There is one problem. In our sinful state, we don’t want anything to do with God or His commands. Look at verse 3, “For we ourselves were once foolish, disobedient, led astray, slaves to various passions and pleasures, passing our days in malice and envy, hated by others and hating one another”. There is nothing about that us that is pleasing to God apart from Christ. We were created in the image of God (Gen. 1:26–27), but sin entered humanity in Genesis 3when Adam and Eve ate the forbidden fruit. Since then, every intention of the thoughts of our hearts is only evil continually (Genesis 6:5, Romans 3:9–20). We see this in ourselves and everyone else as we look at Titus 3:5. Foolishness, disobedience, addiction, hatred, etc. are characteristics that we despise in ourselves and others because they reflect the worst about us. We are not as bad as we could be because God graciously restrains our sin, but we really are bad people. We really are evil people. We really are enemies of God. Because of this, we are all destined for eternal death in hell because, “In Adam all die” (1 Cor. 15:22, Romans 5:12–14).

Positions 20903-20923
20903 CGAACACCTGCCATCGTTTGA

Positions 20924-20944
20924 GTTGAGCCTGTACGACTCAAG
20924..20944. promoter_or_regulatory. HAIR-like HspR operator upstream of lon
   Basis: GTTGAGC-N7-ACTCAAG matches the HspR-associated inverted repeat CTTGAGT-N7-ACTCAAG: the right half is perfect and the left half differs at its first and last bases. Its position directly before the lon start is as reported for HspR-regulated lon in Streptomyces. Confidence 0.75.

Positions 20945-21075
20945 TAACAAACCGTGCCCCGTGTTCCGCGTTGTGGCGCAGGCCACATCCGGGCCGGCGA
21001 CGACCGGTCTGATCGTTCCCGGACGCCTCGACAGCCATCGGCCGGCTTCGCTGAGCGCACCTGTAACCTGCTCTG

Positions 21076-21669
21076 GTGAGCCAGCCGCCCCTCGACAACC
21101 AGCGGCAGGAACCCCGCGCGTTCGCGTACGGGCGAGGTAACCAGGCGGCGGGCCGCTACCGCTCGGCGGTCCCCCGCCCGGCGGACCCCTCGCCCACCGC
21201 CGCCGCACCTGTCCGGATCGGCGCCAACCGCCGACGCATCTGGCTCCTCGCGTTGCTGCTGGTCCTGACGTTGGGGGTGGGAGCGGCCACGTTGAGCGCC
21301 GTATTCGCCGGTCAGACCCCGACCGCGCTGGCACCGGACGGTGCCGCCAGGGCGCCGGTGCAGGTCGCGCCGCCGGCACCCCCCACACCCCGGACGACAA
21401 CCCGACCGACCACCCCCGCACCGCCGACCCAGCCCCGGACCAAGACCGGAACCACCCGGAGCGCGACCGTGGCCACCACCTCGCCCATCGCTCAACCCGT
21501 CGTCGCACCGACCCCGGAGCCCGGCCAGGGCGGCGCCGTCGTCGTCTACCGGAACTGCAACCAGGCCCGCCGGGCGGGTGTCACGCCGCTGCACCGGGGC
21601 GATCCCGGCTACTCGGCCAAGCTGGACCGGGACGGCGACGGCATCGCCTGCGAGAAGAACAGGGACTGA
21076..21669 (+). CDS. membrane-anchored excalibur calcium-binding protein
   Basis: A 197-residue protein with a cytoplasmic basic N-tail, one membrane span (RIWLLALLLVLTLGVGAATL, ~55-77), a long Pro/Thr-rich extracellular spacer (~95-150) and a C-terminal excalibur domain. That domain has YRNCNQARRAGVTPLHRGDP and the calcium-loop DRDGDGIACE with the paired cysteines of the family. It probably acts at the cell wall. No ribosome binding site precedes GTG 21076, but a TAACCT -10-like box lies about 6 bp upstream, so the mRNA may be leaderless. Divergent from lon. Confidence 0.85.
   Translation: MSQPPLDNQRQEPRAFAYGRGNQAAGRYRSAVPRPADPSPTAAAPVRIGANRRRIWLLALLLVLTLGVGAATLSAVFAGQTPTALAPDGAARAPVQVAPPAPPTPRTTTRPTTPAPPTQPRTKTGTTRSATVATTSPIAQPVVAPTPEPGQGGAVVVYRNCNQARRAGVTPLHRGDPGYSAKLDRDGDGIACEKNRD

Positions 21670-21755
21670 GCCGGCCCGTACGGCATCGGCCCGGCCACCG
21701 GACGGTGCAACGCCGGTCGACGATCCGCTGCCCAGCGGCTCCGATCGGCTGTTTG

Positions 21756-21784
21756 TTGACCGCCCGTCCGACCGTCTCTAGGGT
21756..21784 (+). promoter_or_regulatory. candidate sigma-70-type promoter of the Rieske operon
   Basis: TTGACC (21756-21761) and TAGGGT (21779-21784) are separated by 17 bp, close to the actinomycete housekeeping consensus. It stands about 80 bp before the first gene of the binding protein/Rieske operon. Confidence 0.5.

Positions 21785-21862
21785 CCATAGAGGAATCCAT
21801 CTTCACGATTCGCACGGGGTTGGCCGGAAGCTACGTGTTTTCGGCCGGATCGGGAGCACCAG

Without a remedy, we are all left hopeless and helpless. But God didn’t leave us in our sinful state to work our way back to Him. He also didn't leave us to face our much deserved eternal punishment without a Savior. Look at Verses 4–5b: "But when the goodness and loving kindness of God our Savior appeared, he saved us, not because of works done by us in righteousness, but according to his own mercy...” This is glorious! Christ is at the heart of salvation! When Christ appeared, He saved! He saved according to His own mercy! He did the good works and became righteousness for His people because they aren’t able to meet the requirements of the law (Romans 8:4, 2 Cor 5:21). Jesus’ goodness is transferred into their accounts because He took the full wrath of God as their substitute (see Romans 4 for further study). This is often called "The Great Exchange". How did Christ achieve all of this? He laid down His sinless life by submitting to death on a cross to pay for the sins of all who would believe in Him (John 10:17–18, Phil 2:8). He rose from the grave with power after three days (Romans 1:14, 1 Cor. 15:4). Finally, He ascended to sit at the right hand of His Father and prepare a place for His sheep until He returns (Col 3:1–2, John 14:3). Christ is the remedy for our broken relationship with God! But how do you apply this message to your life?